Self-care: Pass It On
Back in November, during the MDK Odious Tasks Zoom Party, talk naturally turned to tasks even more odious and procrastinated upon than the chores we brought to the party. For many of us, those were the obligations of our later years: wills, healthcare proxies, and the like. (Not that you can’t or shouldn’t do these things when you’re young! You should!)
Anyway, we agreed that this particular category of task was particularly hard to get cracking on, and that we would address it here in a self-care article. Soon. As my Zen teacher used to say, “‘Now’ is a really unpopular time to do something.” She was so right. So at some point we are going to talk about In Case You Get Hit By a Bus, and a couple more of those be-ready-for-the-end books, but not today.
Today I thought, “Let’s do something related but … actually fun.”
Mom’s Little Cliff Notes for Life
I propose instead that we devote a little attention to a part of our legacy that wills and powers of attorney don’t cover: our best guidance. What do we want our children to know about life? What would give them comfort and get them well set up to carry on? What would we say if, I don’t know, we had reason to think they’d only want the TL;DR?
What I’d say to my children today are mostly the same things I wish I could say to my own 20-something self:
- Take good care of yourself; you matter so much. You’re infinitely precious to me, in a
way that an overworked, isolated, sleep-deprived and deeply depressed young mother
didn’t always make clear to you.
- You come from a line of people who didn’t get enough to eat and I’m sorry to say you’ve
got some generational trauma and eating disorder pre-disposition there. So be kind to
your nervous system, and take time for meals. Feed yourself and your loves generously.
Eat your vegetables. Eat sitting down. Eat with other humans. I’m begging you: please
take this eating thing seriously.
- No nonreciprocal relationships. I can’t say it simpler than that.
- Always wear earplugs to rock shows, moisturize before you think you need to, and
never skip the sunscreen. You think there’s no future, but I’ve been there. You’ll make it
too. And then you’ll wish you had your hearing.
- Okay it’s true that there are no heckin guarantees on this planet of disaster, but neither
is there any shame in wanting some safety, comfort and continuity. So ask for it.
- In fact, ask often. Ask a lot. Be gracious about hearing “no” and realistic about moving
- It doesn’t matter how they dress it up, your job isn’t a “family” and it doesn’t love you.
You must be ready to leave anytime, so start a F***-You Fund now. When you’re
deciding about a job, calculate the real hourly wage. And please don’t work for non-
profits your entire career.
- Mummy loves you!
- More than anything, I wish I could have done the inner work you needed me to do
before you needed me to do it.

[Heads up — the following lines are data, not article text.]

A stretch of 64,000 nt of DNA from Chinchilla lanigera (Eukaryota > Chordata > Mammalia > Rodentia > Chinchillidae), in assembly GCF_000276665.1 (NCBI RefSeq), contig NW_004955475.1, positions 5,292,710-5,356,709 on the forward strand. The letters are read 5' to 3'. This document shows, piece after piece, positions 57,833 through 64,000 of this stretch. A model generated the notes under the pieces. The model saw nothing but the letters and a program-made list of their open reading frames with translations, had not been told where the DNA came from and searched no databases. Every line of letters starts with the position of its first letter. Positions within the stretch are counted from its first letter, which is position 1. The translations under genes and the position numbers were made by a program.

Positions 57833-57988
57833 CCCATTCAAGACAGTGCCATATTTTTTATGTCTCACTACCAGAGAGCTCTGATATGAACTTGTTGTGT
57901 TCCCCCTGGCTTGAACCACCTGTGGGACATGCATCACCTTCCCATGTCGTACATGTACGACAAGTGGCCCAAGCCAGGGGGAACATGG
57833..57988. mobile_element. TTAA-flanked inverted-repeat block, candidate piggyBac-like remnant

Of course, I could say a lot more. I’m picking my battles, like any seasoned parent. Maybe this is just “Volume 1: In Case I Get Hit By A Bus.” And maybe your kids are like mine, and are pretty sure your collected life knowledge is past its sell-by date. No worries! They’ll have it if they ever want it. (But also: keep a copy for yourself.)
More reasons to do it
Instructions for living aren’t only for offspring. I still need them too. Here are four ways to collect wisdom for yourself:
- As an appreciation of your hard-won life knowledge. If you’re human, you’ve been
through a lot. Nobody else knows the half of it. If you’ve never seen all those pearls of
wisdom strung together before, be a witness to your own life. Marvel at it!
- As a healing balm for Young You. In some way that I can’t explain but probably
involves neurology, writing a set of instructions to your younger self has a powerful
reparative effect. It’s like time travel, without destructive paradox. Or like metaphorical
kintsugi for the soul. (Because maybe now you have a little bit of gold in reserve.)
- As a set of reminders for Current You. How many times must we recreate our packing
list? How many times will we talk ourselves into a third glass of wine? When we will
remember not to go to the hardware store for milk? And how long will we kid ourselves
that we don’t need to write stuff down? I learned about the ‘Book of Me’ from my friend
Havi Brooks, and it’s full of crucial reminders that I would otherwise have total amnesia
- As a set of instructions in case of emergency. For those times when your creative
brain has shut down, your nervous system is jacked, and you’re hiding under the desk.
Have a list of numbers to call, breathing exercises (the simple kind!) to do, and a couple of soothing reminders written by Sturdy You. Tape it to the underside of your desk, or wherever you’ll find it when the rug gets pulled out.
What’s in your handy list of life instructions? I really want to know. I’ll be sharing mine on Instagram with the hashtag #mdklifeinstructions, and I hope you’ll join me.
- For making a really short book (best chance of getting read?): How to Make an 8-Page Zine by Dillon Pilorget of The Oregonian.
- For magically going back in time to heal a younger self: Weaving Fate: Hypersigils, Change the Past: Telling True Lies by Aidan Wachter
- What to Do When I’m Gone: A Mother’s Wisdom to Her Daughter by Suzy Hopkins and Hallie Bateman
- Directions: Really Good Advice for Getting from Here to There by Hallie Bateman
- Spotted by Kay on Instagram recently: Mom’s Guide to Life by @katierosman
- Figure out your real hourly wage with the Life Energy Calculator at Your Money or Your Life
IMAGE CREDIT: Books and Scholars’ Accouterments, Yi Taek-gyun, late 1800s. The
Cleveland Museum of Art, Leonard C. Hanna, Jr. Fund. Public domain.
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